fiction, and I’m known for children’s books.
How was the publishing experience for you?
Cold Spell is my
fourteenth published book, so I’ve had lots of different experiences in
publishing: agented, unagented, big publisher, small press, and now,
independent publishing. For Cold Spell, I had what I consider an ideal
arrangement: a traditional press published the softcover edition, while I
retained rights to the other editions—ebooks, audio books, foreign rights. It’s
up to me now to prove to the print publisher that by my active promotion of
those other rights, we’ll sell more print copies than we would have otherwise.
You wrote quite a few children’s books. Why such a detour
with Cold Spell?

Cold Spell is the novel I always aspired to write, the sort
of book I love to read, with intriguing characters, evocative prose, and a
compelling storyline. In that sense, the children’s books were the detour; I
fell into writing them without really intending to. I enjoy the challenge of children’s
books—in many ways, kids tolerate a lot less in terms of sloppiness than adult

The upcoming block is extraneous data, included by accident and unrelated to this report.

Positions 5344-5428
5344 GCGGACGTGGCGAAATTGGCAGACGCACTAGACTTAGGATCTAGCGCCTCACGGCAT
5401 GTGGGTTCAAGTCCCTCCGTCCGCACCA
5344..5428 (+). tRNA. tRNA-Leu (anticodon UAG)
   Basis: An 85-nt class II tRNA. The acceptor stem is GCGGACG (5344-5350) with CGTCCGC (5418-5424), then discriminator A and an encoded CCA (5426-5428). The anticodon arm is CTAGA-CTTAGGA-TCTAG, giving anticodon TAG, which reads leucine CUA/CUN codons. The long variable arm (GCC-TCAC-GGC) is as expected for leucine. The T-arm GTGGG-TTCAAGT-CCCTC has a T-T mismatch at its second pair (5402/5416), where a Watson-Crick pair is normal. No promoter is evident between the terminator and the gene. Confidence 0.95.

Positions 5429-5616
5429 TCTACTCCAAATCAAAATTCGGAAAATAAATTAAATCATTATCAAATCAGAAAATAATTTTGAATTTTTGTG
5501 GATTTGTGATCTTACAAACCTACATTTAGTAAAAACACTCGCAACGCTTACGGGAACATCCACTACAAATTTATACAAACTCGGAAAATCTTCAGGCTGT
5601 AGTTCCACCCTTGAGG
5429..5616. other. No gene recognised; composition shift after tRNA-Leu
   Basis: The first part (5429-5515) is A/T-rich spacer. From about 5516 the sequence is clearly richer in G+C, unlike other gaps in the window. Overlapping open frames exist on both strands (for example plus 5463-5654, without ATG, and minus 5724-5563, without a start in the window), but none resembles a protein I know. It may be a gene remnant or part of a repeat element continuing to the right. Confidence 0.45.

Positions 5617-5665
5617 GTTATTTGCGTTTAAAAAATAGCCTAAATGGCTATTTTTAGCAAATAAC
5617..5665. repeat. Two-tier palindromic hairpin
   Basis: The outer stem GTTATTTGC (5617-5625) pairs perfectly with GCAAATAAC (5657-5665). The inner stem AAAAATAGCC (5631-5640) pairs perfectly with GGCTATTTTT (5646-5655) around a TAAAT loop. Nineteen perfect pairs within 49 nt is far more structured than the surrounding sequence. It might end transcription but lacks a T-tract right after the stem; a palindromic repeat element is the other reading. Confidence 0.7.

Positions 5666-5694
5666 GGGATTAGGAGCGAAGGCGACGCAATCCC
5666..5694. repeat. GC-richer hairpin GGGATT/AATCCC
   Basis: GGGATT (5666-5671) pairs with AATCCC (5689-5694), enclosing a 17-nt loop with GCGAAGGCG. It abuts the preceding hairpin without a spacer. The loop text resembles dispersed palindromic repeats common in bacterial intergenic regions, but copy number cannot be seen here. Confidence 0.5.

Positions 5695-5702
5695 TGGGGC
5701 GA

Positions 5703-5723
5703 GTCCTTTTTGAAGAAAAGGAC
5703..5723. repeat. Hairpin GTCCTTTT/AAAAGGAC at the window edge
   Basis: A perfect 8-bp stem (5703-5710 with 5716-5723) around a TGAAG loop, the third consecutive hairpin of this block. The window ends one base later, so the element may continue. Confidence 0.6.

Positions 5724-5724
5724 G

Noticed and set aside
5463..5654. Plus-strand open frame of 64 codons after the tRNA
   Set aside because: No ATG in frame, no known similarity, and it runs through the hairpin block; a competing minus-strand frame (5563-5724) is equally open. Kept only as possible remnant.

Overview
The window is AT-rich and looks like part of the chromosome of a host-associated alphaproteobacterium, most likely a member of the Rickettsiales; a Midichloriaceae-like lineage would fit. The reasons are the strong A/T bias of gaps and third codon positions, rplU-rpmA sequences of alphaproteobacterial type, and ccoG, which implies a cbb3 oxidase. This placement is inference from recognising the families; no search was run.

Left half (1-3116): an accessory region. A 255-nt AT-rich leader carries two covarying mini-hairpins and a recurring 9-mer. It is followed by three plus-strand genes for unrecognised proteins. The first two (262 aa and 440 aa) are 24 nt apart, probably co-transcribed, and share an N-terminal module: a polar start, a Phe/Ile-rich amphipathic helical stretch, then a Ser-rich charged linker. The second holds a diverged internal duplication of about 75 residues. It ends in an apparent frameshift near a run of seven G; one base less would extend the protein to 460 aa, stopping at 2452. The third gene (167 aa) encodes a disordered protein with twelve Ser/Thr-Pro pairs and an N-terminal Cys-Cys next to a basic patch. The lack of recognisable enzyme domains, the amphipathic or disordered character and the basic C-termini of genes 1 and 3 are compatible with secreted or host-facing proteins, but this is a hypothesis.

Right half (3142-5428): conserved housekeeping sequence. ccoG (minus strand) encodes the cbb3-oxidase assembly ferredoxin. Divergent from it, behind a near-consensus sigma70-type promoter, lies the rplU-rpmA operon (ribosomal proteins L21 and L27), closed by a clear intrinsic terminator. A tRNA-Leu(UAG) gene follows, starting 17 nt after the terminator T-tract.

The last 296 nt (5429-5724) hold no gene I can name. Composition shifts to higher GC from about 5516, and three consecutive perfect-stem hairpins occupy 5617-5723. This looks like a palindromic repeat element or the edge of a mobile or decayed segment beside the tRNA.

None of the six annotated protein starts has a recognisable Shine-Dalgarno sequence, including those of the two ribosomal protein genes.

readers will. And I love interacting with kids. But my desire was to write a
well-received novel for grown-ups. It feels great to have finally done that!
Why did you have both Sylvie and Ruth so interested in the

My characters are an unruly bunch—if I tried to “have” them
do anything, they’d turn right around and do something completely different.
For the most part, I discover who they are and what interests them by seeing
what they do on the page. If I knew from the start what they’d do, I’m afraid
I’d get bored with them, and that would carry over to the reader. So it wasn’t
until Ruth tore that photo out of the magazine that I knew she had an odd
obsession with the glacier, and it wasn’t until Sylvie arrived at the glacier
that I saw how her mother’s obsession was going to affect her, despite her best